Use bots to get a grip on production flexibility

Use bots to get a grip on production flexibility

Once maintaining high-volume operations in auto factories, today we find robots infiltrating all sectors of the commercial world. Even beyond traditional manufacturing, inspection, and packaging processes, we see robots performing tasks that range from mining and space exploration, to surgery and laboratory research, to fruit picking. With so many applications, today’s robots need one key attribute: flexibility. Much of this flexibility comes through arm end (gripper) tools, which means there are many factors to consider when selecting a gripper technology supplier, not the least of which is portfolio breadth, proven customization capabilities and high levels of customer support.

Marcus Mazzetti, Global Account Manager, SMC Sweden. Image credit: SMC Corporation (South Africa) Pty Ltd

We all know that auto factories have been working with automation for many years. This sector also remains a major driver of robot sales worldwide. Apart from welding and painting, the auto industry deploys robots to perform tasks including assembly, trimming, cutting, moving parts, and machine care, to name a few.

Rounding out the progress made by auto plants is a growing group of other industries, including food and beverage, life sciences, and agriculture, all of which are increasing their uptake of robotics in order to increase productivity, efficiency, employee safety, product quality, and profit. In short, there is an additional focus on making production lines more flexible and better able to efficiently achieve higher-mix and lower-volume production in response to ever-evolving customer demands.

New industries drive demand

According to a McKinsey report, 88% of companies worldwide plan to introduce robotic automation into their infrastructure. With so many new industries driving sales, Mordor Intelligence reports that the global robotics market could reach $74.1 billion by 2026 (up from $27.73 billion in 2020), registering a compound annual growth rate of 17.45%. However, while the future looks bright for those in the field of robotics, we know from experience that there are some prerequisites that underscore success in sectors other than automobiles.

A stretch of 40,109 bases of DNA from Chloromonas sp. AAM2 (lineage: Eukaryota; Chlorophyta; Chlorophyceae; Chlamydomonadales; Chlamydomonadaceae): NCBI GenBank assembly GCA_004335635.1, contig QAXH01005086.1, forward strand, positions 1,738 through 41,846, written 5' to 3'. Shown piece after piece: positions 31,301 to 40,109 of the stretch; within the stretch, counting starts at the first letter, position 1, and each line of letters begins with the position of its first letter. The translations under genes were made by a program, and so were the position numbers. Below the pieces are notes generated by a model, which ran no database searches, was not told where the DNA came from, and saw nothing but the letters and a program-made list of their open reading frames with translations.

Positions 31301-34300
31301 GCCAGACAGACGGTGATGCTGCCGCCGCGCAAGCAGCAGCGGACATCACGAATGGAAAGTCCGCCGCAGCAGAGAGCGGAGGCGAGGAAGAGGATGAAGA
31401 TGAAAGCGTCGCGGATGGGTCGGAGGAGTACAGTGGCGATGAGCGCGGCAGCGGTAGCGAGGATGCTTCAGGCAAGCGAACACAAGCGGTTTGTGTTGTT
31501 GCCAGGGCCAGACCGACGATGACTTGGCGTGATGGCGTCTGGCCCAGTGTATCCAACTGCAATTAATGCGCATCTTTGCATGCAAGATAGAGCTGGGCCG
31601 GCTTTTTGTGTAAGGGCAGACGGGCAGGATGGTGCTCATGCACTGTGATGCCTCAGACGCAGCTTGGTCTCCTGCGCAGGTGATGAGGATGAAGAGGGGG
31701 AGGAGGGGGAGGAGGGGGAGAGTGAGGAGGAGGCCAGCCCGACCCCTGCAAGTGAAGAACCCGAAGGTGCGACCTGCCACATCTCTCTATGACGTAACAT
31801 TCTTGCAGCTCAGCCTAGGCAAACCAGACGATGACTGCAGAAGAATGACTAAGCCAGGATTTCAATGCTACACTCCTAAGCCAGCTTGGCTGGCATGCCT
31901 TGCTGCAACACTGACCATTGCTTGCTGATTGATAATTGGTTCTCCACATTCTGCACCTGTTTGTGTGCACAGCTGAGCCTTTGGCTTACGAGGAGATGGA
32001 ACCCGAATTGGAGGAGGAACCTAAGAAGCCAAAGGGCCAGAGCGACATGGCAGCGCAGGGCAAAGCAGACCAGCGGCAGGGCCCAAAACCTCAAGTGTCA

While bots in a large parking lot typically perform a single task, flexibility is the key word for non-automated bot applications. Here, users assign bots to different tasks that may change regularly. For those thinking that programming is a problem in high-mix, low-volume manufacturing environments, think again. Today’s robotics manufacturers, collaborative robotics specialists and software companies offer solutions that guarantee straightforward programming, so much so that even operators with little or no experience can create motion paths in a very short time.

AI and ML

While we are all aware that bots perform repetitive tasks more efficiently than humans, there is a new trend here: using AI (artificial intelligence) and machine learning (machine learning), bots can think, learn, and draw accurate conclusions without the help of human colleagues. It’s an exciting opportunity for industry across the board, especially when you consider that robots can support the transformation to Industry 4.0/digitalization, largely because they outperform traditional locomotion systems on complex tasks.